Abstract / Description of output
Fetal growth restriction (FGR) is associated with compromised growth and metabolic function throughout life. Intrauterine therapy of FGR with intra-amniotic insulin-like growth factor-1 (IGF1) enhances fetal growth and alters perinatal metabolism and growth in a sex-specific manner, but the adult effects are unknown. We investigated the effects of intra-amniotic IGF1 treatment of FGR on adult growth and body composition, adrenergic sensitivity, and glucose-insulin axis regulation. Placental embolization-induced FGR was treated with four weekly doses of 360 µg intra-amniotic IGF1 (FGRI) or saline (FGRS). Offspring were raised to adulthood (18 mo: FGRI, n = 12 females, 12 males; FGRS, n = 13 females, 10 males) alongside offspring from unembolized and untreated sheep (CON; n = 12 females, 21 males). FGRI females had increased relative lean mass compared with CON but not FGRS (P < 0.05; 70.6 ± 8.2% vs. 61.4 ± 8.2% vs. 67.6 ± 8.2%), decreased abdominal adipose compared with CON and FGRS (P < 0.05; 43.7 ± 1.2% vs. 49.3 ± 0.9% vs. 48.5 ± 1.0%), increased glucose utilization compared with FGRS but not CON (P < 0.05; 9.6 ± 1.0 vs. 6.0 ± 0.9 vs. 7.6 ± 0.9 mg·kg−1·min−1), and increased β-hydroxybutyric acid:nonesterified fatty acid ratio in response to adrenaline compared with CON and FGRS (P < 0.05; 3.9 ± 1.4 vs. 1.1 ± 1.4 vs. 1.8 ± 1.4). FGRS males were smaller and lighter compared with CON but not FGRI (P < 0.05; 86.8 ± 6.3 vs. 93.5 ± 6.1 vs. 90.7 ± 6.3 kg), with increased peak glucose concentration (10%) in response to a glucose load but few other differences. These effects of intra-amniotic IGF1 therapy on adult body composition, glucose-insulin axis function, and adrenergic sensitivity could indicate improved metabolic regulation during young adulthood in female FGR sheep.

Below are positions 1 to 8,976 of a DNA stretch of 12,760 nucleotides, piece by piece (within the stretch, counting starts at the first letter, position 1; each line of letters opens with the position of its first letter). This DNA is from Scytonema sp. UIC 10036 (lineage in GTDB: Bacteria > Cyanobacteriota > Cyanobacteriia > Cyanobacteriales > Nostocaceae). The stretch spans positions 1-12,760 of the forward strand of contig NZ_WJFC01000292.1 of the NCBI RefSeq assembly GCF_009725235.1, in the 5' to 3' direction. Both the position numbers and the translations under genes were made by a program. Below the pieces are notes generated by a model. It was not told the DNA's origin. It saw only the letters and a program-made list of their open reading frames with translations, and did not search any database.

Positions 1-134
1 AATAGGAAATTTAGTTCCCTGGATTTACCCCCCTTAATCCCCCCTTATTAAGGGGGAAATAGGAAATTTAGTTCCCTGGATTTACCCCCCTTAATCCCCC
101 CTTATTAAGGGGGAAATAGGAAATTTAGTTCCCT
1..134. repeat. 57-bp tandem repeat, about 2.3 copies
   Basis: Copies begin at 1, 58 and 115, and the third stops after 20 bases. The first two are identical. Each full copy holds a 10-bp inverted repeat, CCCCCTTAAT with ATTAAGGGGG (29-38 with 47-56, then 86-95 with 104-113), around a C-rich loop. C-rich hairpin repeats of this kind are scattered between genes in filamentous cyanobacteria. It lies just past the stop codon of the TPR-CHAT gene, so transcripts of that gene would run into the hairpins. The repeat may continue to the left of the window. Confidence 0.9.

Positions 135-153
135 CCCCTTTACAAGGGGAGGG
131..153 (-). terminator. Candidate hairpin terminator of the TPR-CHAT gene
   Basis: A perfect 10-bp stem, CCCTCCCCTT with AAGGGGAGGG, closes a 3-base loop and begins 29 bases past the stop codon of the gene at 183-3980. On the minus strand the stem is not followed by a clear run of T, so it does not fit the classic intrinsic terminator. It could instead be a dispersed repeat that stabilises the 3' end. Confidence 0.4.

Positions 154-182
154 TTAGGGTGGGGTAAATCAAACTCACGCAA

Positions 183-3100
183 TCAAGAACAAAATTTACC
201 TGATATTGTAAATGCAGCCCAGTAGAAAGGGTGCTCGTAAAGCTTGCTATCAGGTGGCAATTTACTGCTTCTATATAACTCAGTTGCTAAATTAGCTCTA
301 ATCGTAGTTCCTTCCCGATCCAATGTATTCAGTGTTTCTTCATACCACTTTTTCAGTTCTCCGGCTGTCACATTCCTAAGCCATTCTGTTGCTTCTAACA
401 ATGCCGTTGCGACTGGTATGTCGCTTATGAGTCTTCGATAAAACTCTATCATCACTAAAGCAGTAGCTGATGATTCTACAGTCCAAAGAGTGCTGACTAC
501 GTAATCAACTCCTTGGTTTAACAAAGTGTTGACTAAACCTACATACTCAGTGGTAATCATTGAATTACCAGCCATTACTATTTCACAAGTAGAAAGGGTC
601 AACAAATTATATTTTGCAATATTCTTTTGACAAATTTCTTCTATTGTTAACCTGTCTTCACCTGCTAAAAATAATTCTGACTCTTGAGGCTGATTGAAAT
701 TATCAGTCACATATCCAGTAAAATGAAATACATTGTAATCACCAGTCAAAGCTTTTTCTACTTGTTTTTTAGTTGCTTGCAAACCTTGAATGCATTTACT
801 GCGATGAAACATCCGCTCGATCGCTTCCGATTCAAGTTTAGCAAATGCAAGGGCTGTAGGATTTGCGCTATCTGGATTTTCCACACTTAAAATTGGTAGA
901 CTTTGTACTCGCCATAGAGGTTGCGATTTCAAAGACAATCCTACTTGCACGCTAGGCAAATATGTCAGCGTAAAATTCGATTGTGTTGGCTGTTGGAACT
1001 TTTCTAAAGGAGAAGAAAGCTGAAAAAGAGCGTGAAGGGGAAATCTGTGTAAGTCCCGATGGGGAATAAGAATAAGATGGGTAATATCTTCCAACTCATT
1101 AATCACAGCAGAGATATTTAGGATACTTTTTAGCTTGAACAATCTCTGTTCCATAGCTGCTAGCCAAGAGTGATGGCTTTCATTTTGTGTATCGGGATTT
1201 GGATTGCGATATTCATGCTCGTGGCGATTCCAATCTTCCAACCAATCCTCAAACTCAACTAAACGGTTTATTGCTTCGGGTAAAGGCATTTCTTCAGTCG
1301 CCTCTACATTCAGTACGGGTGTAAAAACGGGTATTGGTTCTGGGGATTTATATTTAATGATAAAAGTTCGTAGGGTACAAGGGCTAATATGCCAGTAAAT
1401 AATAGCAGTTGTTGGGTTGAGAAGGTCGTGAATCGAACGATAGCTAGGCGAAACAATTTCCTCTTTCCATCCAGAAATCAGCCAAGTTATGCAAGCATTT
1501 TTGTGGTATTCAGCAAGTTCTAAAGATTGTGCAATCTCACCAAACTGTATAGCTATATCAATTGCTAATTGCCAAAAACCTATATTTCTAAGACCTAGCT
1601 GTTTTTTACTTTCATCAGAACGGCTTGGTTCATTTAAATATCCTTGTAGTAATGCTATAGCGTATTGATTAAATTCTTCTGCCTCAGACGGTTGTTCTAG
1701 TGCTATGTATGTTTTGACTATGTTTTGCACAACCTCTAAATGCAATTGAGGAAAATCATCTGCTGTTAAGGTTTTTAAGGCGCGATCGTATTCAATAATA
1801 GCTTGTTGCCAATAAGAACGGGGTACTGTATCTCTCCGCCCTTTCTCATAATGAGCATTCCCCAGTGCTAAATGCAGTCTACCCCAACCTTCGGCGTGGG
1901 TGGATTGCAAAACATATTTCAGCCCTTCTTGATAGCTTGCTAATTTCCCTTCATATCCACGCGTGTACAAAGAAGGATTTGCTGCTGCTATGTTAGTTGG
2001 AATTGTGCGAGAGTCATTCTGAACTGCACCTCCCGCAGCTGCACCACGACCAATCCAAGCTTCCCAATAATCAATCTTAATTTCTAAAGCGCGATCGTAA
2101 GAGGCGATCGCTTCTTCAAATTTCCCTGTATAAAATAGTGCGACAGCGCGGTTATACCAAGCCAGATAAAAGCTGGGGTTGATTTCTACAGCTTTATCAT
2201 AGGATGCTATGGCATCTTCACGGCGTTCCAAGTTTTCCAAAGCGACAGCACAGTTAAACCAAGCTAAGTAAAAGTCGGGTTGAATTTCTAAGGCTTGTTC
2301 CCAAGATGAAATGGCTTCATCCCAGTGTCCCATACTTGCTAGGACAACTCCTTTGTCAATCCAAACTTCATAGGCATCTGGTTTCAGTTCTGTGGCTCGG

|Journal||American Journal of Physiology-Endocrinology and Metabolism|
|Publication status||Published - 31 Mar 2020|